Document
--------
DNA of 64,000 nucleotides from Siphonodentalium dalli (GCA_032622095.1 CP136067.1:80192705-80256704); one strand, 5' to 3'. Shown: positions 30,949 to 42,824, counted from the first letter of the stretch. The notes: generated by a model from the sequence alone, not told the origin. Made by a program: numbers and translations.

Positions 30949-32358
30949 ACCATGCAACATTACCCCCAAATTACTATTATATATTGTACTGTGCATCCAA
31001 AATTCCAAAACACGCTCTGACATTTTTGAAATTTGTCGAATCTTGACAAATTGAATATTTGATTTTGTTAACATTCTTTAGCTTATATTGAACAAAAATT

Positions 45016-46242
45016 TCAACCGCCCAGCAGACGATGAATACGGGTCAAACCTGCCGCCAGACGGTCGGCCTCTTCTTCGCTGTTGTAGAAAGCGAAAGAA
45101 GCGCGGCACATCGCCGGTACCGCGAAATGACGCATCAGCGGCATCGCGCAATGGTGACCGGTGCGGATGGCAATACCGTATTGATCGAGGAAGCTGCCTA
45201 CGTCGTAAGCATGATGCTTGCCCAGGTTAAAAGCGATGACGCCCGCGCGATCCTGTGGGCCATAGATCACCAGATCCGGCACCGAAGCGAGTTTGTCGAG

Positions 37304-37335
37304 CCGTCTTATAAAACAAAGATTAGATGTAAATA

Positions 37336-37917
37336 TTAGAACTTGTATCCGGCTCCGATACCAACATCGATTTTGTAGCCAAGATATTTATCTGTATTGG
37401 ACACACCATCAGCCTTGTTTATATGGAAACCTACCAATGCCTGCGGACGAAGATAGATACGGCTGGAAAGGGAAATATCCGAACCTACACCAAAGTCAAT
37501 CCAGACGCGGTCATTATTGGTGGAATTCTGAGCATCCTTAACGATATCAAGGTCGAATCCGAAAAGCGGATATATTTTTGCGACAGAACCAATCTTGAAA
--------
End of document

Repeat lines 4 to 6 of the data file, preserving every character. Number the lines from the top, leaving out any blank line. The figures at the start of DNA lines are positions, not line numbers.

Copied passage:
31001 AATTCCAAAACACGCTCTGACATTTTTGAAATTTGTCGAATCTTGACAAATTGAATATTTGATTTTGTTAACATTCTTTAGCTTATATTGAACAAAAATT

Positions 45016-46242
45016 TCAACCGCCCAGCAGACGATGAATACGGGTCAAACCTGCCGCCAGACGGTCGGCCTCTTCTTCGCTGTTGTAGAAAGCGAAAGAA